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Question About Samples


I just finished a 14 track CD.

I used a few drum loops from unknown sources. I got most of my samples from friends and Libraries.

I just wanted to know if I wanted to have that CD pressed as a demo, Would I have to find the sources of this drum loops? or what would be the way to go with copyright?




Thomas W. Bethel Tue, 03/20/2007 - 05:11
We mastered a Hip Hop album a couple of years ago. It had lots of samples in it. I asked the producer if he a cleared the samples and he looked blankly back and me and said "what are you talking about?" I told him the facts of life about copyright and he chose to ignore my advice. About two weeks later I got a call that the album was due to be sent off to the pressing plant and needed to be "edited" The producer and talent came back and wanted me to take about about 17-20 samples because their lawyer told them that it was either that or they were not to release the album. I am a good editor but to take individual samples out of a piece of music is not a good way to go and when we got though it was, sorry to say, a real hatchet job. The moral of this story is get your clearances BEFORE you do anything else. It will probably cost you some but it could cost you a lot more later.

Pro Audio Guest Sat, 05/12/2007 - 17:47
Let me expand upon what I wrote since some people can't comprehend what it is they are reading (i.e. mr. rodgers). Don't worry about drum loops unless you took a loop from say, Stevie Wonder off "Superstition"." If you found a nice little drum loop, throw some compression, eq, reverb, whatever it is you do. How the hell is Joe Blow from Idaho gonna know it's his? So if the drum loop is not a popular sample or you found it on some royalty free sample library, you'll be fine. I'd say the best thing for you to do is send your cd to the copyright agency.
And yes, the date your letter is stamped by the post office is the day your copyright goes into effect. It will normally take a few weeks, maybe longer for them to check your work. If they clear it, you're good to go, if they don't, then they will definately let you know. Another thing, read that website carefully, because it can confuse you if you dont pay attention. PS - If you're only doing a demo, and you're giving it out for free, you could sample the Star Spangled Banner, give it out to every damn person in the world and not get in trouble. The ONLY time you have to worry about sampling is if you are profitting off that material. I'm spent. Peace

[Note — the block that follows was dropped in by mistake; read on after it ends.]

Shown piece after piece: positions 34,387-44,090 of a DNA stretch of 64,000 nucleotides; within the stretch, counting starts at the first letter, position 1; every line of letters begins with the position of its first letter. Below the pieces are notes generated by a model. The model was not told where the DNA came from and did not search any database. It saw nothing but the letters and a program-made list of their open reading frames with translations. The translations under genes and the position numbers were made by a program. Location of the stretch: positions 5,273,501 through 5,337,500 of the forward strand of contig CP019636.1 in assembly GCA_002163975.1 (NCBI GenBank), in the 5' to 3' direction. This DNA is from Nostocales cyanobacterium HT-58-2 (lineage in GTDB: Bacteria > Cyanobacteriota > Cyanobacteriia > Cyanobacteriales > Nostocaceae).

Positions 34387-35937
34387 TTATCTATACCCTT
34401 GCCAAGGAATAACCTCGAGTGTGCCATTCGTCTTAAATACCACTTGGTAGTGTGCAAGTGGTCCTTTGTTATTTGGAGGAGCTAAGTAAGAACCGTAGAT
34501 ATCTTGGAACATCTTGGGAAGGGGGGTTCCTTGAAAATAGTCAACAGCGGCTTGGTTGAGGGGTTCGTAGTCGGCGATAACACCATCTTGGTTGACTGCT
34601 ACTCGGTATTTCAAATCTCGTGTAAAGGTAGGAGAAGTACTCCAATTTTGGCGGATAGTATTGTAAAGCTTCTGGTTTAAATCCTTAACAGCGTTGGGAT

Pro Audio Guest Mon, 03/19/2007 - 15:35
Don't worry too much about drum loops or anything under roughly 7-8 seconds, especially if you plan on giving your demo's away for free. If it's free you dont have to clear any samples because you're not profitting off them. If you plan on selling your demo then send a copy to the copyright people (google it to find the address). The postmark date is the date your music is copyrighted. Good luck

BobRogers Mon, 03/19/2007 - 16:07
I don't know the law on this, but you should do some real research and find out what it is. You should not trust random comments on a web site. You'll never know if they are wrong until the cease and desist order hits you. (I don't know for sure, but there are a half dozen things that I think are legally incorrect about D-Day's post.) If you are doing this for anything other than strict personal use, I'd learn the law and know exactly where your samples are coming from.

ouzo77 Thu, 05/24/2007 - 06:14

i don't want to hi-jack this thread, but i have a similar question.
i have used a few samples from interviews i got on some websites. it's just voices talking on medical subjects. are they also copyright protected?
do i have to get clearence from the people talking, from the websites or is it ok to just use them?

Thomas W. Bethel Thu, 05/24/2007 - 07:15
It depends on the site and the agreement they have with the people who are being interviewed. Most stuff on the web today IS copyrighted and to use it without permission is against the copyright law. Better to do some checking BEFORE you get into a copyright violation situation and have to pay some BIG BUCKS to fight the allegations.